Golf takes hit with Ochoa’s retirement
Lorena Ochoa always spoke about retiring early, but why this soon? Beth Ann Baldry weighs in.
- Yes 58%
- No 42%
571 total votes.
For the second time in less than two years, the most decorated player on the LPGA tour is announcing a retirement. First Annika Sorenstam at 37. Now Lorena Ochoa at 28.
Each instance is a blow to golf, in particular the women’s game. Each retirement can be called premature, particularly Ochoa’s, because she leaves 40 or so major championship opportunities on the table.
It has been said Ochoa, who married an airline executive last December, wasn’t enjoying the tour experience much anymore. Only she knows what makes her happy. The collection of big trophies means only so much. We just have to wish her well.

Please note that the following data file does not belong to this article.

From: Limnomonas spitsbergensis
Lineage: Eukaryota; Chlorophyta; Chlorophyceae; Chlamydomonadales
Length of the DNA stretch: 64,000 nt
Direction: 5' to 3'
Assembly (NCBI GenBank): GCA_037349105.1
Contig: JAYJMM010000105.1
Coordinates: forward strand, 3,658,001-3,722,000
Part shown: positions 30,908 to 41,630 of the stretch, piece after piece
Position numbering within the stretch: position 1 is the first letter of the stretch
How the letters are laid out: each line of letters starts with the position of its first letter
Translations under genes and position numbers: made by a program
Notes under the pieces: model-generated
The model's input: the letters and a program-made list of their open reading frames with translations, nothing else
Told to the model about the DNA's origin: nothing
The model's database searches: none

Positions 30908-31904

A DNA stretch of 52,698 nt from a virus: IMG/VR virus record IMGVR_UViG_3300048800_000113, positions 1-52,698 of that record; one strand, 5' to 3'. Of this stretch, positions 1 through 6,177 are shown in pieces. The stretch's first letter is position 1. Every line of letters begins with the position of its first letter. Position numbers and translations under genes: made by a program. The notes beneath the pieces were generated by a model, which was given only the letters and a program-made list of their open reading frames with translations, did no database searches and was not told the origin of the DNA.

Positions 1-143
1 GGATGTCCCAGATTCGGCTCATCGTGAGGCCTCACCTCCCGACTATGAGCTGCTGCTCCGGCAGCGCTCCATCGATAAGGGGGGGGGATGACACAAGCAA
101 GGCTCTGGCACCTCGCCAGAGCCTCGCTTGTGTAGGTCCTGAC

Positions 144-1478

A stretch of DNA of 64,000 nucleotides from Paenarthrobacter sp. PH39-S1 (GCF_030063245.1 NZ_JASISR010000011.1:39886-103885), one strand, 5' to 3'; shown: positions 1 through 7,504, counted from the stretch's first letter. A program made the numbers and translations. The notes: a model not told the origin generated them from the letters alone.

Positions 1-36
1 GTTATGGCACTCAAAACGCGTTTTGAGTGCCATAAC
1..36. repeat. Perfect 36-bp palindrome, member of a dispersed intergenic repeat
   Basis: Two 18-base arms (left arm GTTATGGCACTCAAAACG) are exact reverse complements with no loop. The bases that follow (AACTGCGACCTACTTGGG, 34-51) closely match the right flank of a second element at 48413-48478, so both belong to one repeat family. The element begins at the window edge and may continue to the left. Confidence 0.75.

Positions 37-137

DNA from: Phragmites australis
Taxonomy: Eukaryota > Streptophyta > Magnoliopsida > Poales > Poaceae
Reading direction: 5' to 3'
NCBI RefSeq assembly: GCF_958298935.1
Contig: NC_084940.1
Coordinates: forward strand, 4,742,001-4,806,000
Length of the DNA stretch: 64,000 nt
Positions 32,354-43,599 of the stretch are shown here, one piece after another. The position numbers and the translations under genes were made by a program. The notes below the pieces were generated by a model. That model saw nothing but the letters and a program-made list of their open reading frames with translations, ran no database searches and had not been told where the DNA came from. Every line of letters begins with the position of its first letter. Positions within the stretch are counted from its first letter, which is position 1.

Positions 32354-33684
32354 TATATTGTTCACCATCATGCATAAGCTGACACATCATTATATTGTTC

Yet her departure is the sporting public’s loss. I’ll admit it – it bothers me a bit anytime a genius at his/her craft leaves prematurely. The world is deprived of the rare skill they have been blessed with. Potential goes unrealized. But then let’s face it: Money creates options for people.
Ochoa hardly is the first to say goodbye when it’s still time to say hello. The Beatles, Jim Brown, Bobby Jones, Byron Nelson, Sandy Koufax, Barry Sanders and Sorenstam are among others who split during a stage of their prime and left people wanting for more.
Former Notre Dame basketball coach Digger Phelps wisely said he retired at 50 instead of 60 because there were so many things he could do between 50 and 60 that he couldn’t physically do between 60 and 70.
The flip side also applies. Rare athletes also have limited windows. Vijay Singh and Kenny Perry aside, they can achieve in a way between 28 and 40 that they usually can’t later.
The technical term is “milking the cow for all it’s worth.”
In times like this, I wonder how long Tiger Woods’ candle will burn.